A lighting expert Mr. Amstrog has advised that event organizers can still plan their events without using laser lights into the skies.
Speaking on Plan B FM’s late afternoon show EBAANOSEN hosted by Ohene Kinnah, the expert stressed that, laser lights don’t play any important role in the event just that it makes the place look a bit beautiful and sometimes serves as a direction for people to know what is happening in a specific area.
He also noted that laser lights can disrupt the vision of individuals or cause blindness if thrown to the eye several times because of their strong rays and beams.
“it is not always necessary to use lasers outside during events because it just makes the venue a bit different but can be used during indoor events”, he added
Meanwhile, It has emerged that the continuous use of high lighting systems, lasers, and other lighting and fire techniques illegally within the aerial boundaries of the Kotoka International Airport (KIA) is affecting the smooth landing and take-off of aircraft.
The human activities within parts of East Legon, Tema Motorway, La Wireless, Cantonments, and its environs pose a huge threat to the visibility of aircraft on both the approach and departure ends of the airport.
To this end, the Ghana Civil Aviation Authority (GCAA) has issued a fresh warning to the public, especially operators of nightclubs and individuals, to desist from using flashing lights, lasers, and pyrotechnics at aircraft approach and departure pathways of the airport.
The GCAA also informed the Ghana Police Service and the Ghana Armed Forces to help clamp down on those activities that were negatively impacting air safety.
The Manager, of Safety Standard and Quality Assurance of GCAA, William Wilberforce Amoako, who made this known in an interview with the Daily Graphic last Wednesday at the launch of the Safety and Environment Week in Accra, stated that the flying of drones and dumping of refuse within the airport’s aerodrome were prohibited and were punishable by law.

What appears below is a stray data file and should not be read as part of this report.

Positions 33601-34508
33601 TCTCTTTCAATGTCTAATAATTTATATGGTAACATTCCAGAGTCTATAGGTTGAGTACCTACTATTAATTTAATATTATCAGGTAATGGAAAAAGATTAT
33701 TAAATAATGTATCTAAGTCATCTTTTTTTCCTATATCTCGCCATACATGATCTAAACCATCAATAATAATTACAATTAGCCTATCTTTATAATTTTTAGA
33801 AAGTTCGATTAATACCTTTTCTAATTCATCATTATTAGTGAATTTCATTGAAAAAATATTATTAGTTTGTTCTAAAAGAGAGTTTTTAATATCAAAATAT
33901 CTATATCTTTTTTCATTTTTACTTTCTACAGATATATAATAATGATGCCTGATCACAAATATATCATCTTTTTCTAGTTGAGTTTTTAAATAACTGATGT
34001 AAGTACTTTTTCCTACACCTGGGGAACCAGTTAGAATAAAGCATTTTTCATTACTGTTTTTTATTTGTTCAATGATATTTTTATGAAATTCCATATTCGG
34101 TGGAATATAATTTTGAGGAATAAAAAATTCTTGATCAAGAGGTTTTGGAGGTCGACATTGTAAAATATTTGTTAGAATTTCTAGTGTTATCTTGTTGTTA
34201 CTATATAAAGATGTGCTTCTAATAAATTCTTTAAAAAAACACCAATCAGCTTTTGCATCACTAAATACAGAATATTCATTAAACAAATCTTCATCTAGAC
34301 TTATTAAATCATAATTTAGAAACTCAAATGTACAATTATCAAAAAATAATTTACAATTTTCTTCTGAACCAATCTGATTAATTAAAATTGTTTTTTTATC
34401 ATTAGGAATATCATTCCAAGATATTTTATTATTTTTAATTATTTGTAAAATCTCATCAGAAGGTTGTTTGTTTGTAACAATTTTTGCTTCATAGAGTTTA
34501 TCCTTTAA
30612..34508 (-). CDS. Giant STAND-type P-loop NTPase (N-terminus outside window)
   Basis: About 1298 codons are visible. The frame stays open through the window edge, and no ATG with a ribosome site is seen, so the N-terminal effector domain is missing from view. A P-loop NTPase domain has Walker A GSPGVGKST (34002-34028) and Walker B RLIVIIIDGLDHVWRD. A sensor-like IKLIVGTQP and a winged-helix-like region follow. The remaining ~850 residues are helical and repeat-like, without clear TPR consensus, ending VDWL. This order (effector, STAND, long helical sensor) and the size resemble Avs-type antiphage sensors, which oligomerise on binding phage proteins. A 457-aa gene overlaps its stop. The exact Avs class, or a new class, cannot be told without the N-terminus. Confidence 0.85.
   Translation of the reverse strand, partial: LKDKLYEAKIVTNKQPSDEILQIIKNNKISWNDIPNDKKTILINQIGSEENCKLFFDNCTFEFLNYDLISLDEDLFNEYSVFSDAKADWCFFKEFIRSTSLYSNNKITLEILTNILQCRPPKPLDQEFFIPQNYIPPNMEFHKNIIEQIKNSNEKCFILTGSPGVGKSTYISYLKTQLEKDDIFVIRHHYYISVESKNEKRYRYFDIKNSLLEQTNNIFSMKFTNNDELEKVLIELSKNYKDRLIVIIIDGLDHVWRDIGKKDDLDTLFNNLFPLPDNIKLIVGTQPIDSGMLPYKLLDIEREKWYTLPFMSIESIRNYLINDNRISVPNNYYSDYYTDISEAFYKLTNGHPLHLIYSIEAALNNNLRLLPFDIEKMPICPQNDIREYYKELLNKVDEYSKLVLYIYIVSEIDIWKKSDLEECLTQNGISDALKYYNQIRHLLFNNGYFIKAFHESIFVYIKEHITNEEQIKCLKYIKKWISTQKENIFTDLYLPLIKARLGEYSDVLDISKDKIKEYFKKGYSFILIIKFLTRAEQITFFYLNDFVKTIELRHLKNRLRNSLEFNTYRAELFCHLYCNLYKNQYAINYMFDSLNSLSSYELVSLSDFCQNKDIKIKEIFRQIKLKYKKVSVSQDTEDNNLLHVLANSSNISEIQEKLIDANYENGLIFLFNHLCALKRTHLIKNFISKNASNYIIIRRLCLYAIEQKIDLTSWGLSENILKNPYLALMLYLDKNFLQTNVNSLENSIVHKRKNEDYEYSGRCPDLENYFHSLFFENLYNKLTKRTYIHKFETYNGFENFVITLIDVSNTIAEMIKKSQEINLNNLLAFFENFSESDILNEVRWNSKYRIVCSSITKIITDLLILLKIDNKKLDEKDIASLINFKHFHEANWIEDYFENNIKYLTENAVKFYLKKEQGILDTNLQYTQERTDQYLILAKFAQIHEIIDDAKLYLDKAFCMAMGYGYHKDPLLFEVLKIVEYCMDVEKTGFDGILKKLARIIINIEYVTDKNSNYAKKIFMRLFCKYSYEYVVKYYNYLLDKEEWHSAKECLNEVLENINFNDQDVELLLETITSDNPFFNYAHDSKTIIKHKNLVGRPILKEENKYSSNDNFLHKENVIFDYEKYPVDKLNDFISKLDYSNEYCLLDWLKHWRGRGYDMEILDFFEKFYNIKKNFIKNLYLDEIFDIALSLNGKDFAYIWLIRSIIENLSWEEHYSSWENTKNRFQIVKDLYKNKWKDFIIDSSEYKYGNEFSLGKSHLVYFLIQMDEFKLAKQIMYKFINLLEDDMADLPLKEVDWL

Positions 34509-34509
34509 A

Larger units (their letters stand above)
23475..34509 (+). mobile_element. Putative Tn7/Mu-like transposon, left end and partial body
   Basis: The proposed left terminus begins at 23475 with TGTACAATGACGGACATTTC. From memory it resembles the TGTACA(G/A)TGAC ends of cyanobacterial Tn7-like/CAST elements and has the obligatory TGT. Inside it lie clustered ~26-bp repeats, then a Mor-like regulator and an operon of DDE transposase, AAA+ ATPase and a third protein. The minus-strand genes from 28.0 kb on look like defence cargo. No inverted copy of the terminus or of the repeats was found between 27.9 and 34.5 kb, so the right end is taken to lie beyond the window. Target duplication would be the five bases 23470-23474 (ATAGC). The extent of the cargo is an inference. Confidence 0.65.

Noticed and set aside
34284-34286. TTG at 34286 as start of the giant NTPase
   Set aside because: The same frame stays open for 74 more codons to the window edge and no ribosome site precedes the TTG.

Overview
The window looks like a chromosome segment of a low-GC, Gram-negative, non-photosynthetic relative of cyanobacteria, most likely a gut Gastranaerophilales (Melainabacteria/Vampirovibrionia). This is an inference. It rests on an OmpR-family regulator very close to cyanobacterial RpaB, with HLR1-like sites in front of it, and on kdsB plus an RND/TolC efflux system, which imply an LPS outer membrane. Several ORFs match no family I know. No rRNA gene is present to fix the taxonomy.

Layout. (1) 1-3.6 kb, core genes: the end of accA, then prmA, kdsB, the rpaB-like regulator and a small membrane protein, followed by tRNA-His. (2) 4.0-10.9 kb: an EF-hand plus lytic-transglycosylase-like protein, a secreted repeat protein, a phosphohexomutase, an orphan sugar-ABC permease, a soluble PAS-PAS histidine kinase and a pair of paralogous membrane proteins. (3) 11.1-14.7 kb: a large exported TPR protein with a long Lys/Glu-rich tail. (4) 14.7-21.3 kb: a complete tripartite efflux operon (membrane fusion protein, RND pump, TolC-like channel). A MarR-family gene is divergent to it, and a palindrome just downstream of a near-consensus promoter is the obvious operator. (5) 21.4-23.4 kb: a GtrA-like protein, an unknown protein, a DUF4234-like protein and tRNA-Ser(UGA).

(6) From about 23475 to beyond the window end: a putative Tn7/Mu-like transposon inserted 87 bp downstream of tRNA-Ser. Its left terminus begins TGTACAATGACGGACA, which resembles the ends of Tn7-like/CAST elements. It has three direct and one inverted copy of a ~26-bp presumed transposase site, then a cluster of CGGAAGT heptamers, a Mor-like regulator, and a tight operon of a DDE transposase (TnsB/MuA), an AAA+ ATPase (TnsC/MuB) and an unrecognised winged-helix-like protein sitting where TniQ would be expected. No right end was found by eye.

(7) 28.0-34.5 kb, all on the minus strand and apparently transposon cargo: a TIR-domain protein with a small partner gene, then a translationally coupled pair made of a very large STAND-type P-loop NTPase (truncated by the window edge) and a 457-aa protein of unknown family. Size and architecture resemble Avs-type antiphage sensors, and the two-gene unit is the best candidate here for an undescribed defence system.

He explained that while drones could cause interferences in the radio frequency transmissions, leading to broken communications between the pilot and the control tower, refuse or garbage dumped within the aerodrome of the airports attracted birds which ended up attacking approaching or departing aircraft.
“We are very worried about the pyrotechnics, high lighting system, and powerful lasers, especially when the Christmas festivities are just around the corner”.
“These activities when done at the approach part often blind the pilot and landing of the aircraft and so we are appealing to the public to reduce the intensity of their lighting systems, especially the night clubs,” Mr Amoako said.
He added that the safety challenges were being recorded not only at KIA, but other domestic airports across the country.
Safety and Environment Week is an annual celebration to promote and highlight the importance of creating safe and resilient environments at all times in the aviation industry.
On the theme: “Celebrating safety through just culture: Nurturing trust, accountability, and excellence in aviation,” this year’s celebration is jointly organized for the first time by the GCAA and Ghana Airports Company Limited (GACL).
A Deputy Director-General of the GCAA, Daniel Acquah, stated that this year’s celebration was a reflection of the collective dedication of both the GCAA and GACL to foster a culture where safety was paramount.
He explained that in the aviation industry, safety was not just a checklist or a set of procedures, but a mindset and a way of life.
“It is about every action, decision, and moment of vigilance that ensures each flight takes off and lands safely.
And in fostering a just culture, we acknowledge that our commitment to safety is not just about rules and protocols; it’s about the people who implement them,” Mr Acquah said.
“Trust is the cornerstone of any successful aviation organization.
Trust in our equipment, our procedures, but above all, trust in each other,” he added.
Collaborative working approach
The Group Executive of the GACL, Hanson Adu, underlined the need for stakeholders in the aviation industry to work together to ensure that the country’s airspace remained safe.
He said the industry would thrive when the regulator and operators pursued a collaborative working approach.